A fresh start

I don’t remember what year I first went to the Lodge for Hogmanay. It might even have been 20 years ago. I went with my boyfriend of the time, and his family, and I was a little overwhelmed to be joining what was a family trip to stay with old friends.

One of the very few photos I have from that time. Of crockery and tea towels and Teachers and clementines.   

One of the very few photos I have from that time. Of crockery and tea towels and Teachers and clementines.   

Theres a quote attributed to Maya Angelou that goes along the lines of

 “I've learned that people will forget what you said, people will forget what you did, but people will never forget how you made them feel.” 

I might not remember the precise date. But I do remember how I felt.  




and very well fed. 

I remember a house filled with laughter, people and whisky. I remember wondering if the house was a TARDIS, because it seemed to expand to accommodate any and all comers. I remember singing and drinking and coal fired and the bells. And I remember the most enormous fry up the next morning. With slices of fried Christmas cake (sans icing and marzipan). I remember the steak pies. That were huge. And never ending. And there always being enough to feed everyone and more. It felt magical.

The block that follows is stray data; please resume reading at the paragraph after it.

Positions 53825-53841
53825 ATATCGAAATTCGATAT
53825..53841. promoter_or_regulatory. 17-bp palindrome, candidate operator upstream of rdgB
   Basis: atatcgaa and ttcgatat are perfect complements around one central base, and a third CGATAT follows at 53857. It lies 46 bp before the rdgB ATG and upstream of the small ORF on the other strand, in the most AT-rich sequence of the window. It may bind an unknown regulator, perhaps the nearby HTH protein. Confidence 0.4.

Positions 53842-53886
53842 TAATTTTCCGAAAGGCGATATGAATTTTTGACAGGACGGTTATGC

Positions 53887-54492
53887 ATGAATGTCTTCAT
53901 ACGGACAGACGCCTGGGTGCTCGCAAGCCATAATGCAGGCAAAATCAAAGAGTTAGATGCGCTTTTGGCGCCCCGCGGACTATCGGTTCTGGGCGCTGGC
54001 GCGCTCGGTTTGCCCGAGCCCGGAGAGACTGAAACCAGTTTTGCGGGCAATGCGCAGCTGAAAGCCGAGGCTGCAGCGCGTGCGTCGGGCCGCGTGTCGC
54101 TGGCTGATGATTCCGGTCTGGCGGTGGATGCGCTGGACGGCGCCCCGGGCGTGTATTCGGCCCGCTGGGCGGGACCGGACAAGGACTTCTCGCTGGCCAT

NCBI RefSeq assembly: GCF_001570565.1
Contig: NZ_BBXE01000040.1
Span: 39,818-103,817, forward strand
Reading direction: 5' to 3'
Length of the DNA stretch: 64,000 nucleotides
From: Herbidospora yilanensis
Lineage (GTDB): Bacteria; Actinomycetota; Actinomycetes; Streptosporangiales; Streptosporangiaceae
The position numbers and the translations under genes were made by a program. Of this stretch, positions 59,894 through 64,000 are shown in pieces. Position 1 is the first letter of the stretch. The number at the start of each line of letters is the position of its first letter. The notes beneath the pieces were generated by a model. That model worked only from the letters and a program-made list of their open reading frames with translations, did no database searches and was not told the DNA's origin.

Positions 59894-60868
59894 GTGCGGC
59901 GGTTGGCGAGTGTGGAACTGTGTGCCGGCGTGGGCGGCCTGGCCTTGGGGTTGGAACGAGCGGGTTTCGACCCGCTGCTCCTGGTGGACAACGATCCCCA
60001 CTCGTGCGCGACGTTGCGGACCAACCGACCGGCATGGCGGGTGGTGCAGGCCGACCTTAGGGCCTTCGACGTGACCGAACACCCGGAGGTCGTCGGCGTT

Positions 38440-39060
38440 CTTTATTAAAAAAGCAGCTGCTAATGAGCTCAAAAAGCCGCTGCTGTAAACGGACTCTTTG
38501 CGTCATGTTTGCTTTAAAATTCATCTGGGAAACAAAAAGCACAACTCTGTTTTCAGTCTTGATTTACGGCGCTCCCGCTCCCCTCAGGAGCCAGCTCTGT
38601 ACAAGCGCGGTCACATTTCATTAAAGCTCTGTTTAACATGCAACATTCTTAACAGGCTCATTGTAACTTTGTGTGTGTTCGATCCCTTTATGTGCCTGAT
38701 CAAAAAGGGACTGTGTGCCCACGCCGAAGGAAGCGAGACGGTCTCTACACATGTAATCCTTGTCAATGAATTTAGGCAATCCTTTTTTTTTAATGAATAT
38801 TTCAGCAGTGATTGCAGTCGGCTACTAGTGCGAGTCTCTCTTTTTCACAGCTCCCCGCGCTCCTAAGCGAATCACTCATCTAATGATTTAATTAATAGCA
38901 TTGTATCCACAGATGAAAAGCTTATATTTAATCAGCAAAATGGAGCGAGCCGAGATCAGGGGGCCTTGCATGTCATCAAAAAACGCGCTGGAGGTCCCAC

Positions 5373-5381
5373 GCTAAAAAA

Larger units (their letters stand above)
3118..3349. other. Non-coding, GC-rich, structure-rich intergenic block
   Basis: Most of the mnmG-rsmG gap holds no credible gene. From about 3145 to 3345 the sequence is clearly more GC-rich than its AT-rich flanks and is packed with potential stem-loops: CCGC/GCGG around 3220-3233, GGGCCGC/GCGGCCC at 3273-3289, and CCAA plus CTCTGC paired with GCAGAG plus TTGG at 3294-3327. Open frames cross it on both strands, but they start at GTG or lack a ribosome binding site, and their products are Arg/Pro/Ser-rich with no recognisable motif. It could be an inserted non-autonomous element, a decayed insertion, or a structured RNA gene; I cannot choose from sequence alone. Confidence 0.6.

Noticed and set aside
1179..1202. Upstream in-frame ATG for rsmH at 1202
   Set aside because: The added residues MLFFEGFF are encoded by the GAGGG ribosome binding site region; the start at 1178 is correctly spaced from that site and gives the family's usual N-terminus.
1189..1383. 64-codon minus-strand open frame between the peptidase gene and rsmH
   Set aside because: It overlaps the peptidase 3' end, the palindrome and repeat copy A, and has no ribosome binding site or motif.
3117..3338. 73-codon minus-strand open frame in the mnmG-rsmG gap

I remember those things so vividly. That sense of togetherness. Of family and friends and hospitality.  

And I remember, when that relationship ended, feeling deeply sad that New Years would no longer feel like that. 

And somewhere deep inside I decided that if and when I could, that I would try to recreate that feeling in my own life. That I would work to make my home a welcoming place to friends and family. And their partners or paramours or persons of interest. That as far as we were able, we would welcome folk with open arms, good food and drink, and a clean, comfy bed if they needed or wanted it.

And for the last few years, we’ve managed it. Through the year, but especially at the turn of the year.